Beauty of Conservation Gardens

     We are currently witnessing major, frightening global change with its global warming and biodiversity crisis.  Many kinds of animals consume insects.  The number of insects has markedly decreased worldwide and so have their predators including many species of birds, reptiles, and mammals.  Insect pollinators are key in our food.  Conservationists and others note that Earth is losing entire species daily due to anthropogenic habitat loss, pesticides, and other factors.  

     Conservation gardens help to slow down Earth’s loss of biodiversity.  A conservation garden is one that supports many kinds of organisms such as beneficial soil bacteria, birds, native plants, and pollinators.  There are thousands of beneficial species in Glen Echo Heights.  Such gardens range from highly diverse and floriferous one, which can require much human care, through more naturalistic ones, which require less human care.  Naturalistic gardens have great ecological and conservation beauty.  However, to some people such gardens look too “wild.”  Naturalistic gardens are an acquired tastes for some.  Leaving brown stalks stand and at least some leaf litter in a conservation garden helps beneficial organisms including soil organisms, butterflies that overwinter in litter, bees that nest in stalks, and small mammals which obtain cover in garden litter throughout the year. 

     Montgomery County, MD, now promotes naturalized lawns with grasses and wildflowers because they improve air and soil quality and reduce stormwater runoff.  A 2019 Montgomery County law allows only organic lawn care of private lawns and childcare-facility grounds.  Fairfax County, VA, still restricts the height of lawn plants which unfortunately exempts many kinds of wildflowers from lawns.  The District of Columbia established the Green Yards Recognition Program in 2016.  As part of this program, its Department of Energy and Environment (DOEE) produced a guide for businesses and residents providing guidance on safe and sustainable grounds-maintenance practices including participation in the Riversmart Homes Program, use of integrated-pest-management techniques, use of minimum-risk or organic pesticides, and use of electric- and battery-powered lawn-care equipment.  Gasoline-powered yard equipment is often highly polluting.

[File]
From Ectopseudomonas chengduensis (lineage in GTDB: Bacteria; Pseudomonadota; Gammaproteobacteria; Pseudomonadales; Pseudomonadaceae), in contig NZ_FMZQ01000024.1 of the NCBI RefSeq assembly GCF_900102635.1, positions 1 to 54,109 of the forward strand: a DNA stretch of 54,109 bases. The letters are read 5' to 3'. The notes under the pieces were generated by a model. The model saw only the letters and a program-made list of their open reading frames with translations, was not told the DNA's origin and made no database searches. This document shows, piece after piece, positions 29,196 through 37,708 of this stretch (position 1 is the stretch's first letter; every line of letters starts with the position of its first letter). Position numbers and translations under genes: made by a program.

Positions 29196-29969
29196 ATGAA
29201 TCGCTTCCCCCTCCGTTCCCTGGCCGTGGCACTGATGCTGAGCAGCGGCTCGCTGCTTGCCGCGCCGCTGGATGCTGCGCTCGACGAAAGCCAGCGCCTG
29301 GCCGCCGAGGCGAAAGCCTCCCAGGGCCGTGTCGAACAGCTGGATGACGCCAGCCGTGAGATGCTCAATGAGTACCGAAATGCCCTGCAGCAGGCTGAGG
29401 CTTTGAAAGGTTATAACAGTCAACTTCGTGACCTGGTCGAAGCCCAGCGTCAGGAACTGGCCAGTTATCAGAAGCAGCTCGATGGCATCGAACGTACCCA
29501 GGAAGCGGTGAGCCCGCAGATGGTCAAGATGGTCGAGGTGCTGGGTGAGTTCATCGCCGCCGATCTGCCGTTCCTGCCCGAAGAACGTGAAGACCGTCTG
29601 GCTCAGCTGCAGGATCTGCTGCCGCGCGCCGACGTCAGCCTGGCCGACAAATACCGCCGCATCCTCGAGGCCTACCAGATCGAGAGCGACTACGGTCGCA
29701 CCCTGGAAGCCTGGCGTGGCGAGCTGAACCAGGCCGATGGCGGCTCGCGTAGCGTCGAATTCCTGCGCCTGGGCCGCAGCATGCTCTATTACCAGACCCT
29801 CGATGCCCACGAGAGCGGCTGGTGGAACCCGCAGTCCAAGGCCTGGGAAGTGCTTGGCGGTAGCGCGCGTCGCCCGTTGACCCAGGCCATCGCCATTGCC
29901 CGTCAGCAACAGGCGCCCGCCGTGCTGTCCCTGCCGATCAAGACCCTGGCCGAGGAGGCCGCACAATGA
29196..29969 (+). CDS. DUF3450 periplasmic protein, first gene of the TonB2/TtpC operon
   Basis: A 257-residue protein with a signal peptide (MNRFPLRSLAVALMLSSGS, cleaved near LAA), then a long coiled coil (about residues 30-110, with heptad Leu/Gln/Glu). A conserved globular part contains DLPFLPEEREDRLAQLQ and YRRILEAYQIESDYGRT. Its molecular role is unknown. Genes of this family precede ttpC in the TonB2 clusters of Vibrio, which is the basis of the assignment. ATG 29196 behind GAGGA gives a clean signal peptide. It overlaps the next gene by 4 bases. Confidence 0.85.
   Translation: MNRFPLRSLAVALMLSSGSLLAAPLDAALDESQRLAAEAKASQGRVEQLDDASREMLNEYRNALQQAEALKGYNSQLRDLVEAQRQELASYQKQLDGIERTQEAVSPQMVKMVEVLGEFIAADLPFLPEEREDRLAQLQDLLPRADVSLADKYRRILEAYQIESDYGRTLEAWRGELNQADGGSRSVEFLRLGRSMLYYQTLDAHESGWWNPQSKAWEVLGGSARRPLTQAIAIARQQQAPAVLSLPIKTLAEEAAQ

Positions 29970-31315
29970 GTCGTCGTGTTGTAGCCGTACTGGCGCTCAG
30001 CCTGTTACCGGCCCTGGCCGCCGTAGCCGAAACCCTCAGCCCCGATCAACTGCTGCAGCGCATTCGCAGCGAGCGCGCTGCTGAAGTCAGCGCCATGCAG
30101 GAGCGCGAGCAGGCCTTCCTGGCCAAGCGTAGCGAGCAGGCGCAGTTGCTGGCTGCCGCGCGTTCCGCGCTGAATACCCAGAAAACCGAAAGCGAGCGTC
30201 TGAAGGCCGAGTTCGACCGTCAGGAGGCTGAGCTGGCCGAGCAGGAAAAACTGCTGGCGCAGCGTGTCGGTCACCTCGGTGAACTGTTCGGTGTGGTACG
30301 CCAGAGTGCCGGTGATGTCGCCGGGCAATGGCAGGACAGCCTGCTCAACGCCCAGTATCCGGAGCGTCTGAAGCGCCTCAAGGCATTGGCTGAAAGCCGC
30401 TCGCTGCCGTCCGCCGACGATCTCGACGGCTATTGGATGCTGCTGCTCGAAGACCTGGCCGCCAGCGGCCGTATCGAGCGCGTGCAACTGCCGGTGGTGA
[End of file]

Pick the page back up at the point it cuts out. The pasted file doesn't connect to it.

☐ Forister, Matthew L., Emma M. Pelton, and Scott H. Black. 2019.  Declines in insect abundance and diversity: We know enough to act now. (August 20, 2019)

☐ Government of the District of Columbia Office of the Chief Financial Officer.  2016.  Memorandum. (August 20, 2019,  established the Green Yards Recognition Program)

☐ Montgomery County, MD.  2019.  Status of Montgomery County’s Pesticide Law.  (August 20, 2019).  

☐ Paul, Ellen.  2019.  Lawns may be green, but they’re terrible for the environment.  20 June. (August 20, 2019) 

☐ Ruppenthal, Alex.  2019.  Fearing the ‘Insect Apocalypse’? Renowned Entomologist Says ‘Get Rid of Your Lawn’ WTTW. (October 16, 2019)

© Glen Echo Heights Citizens' Association
Powered by Wild Apricot Membership Software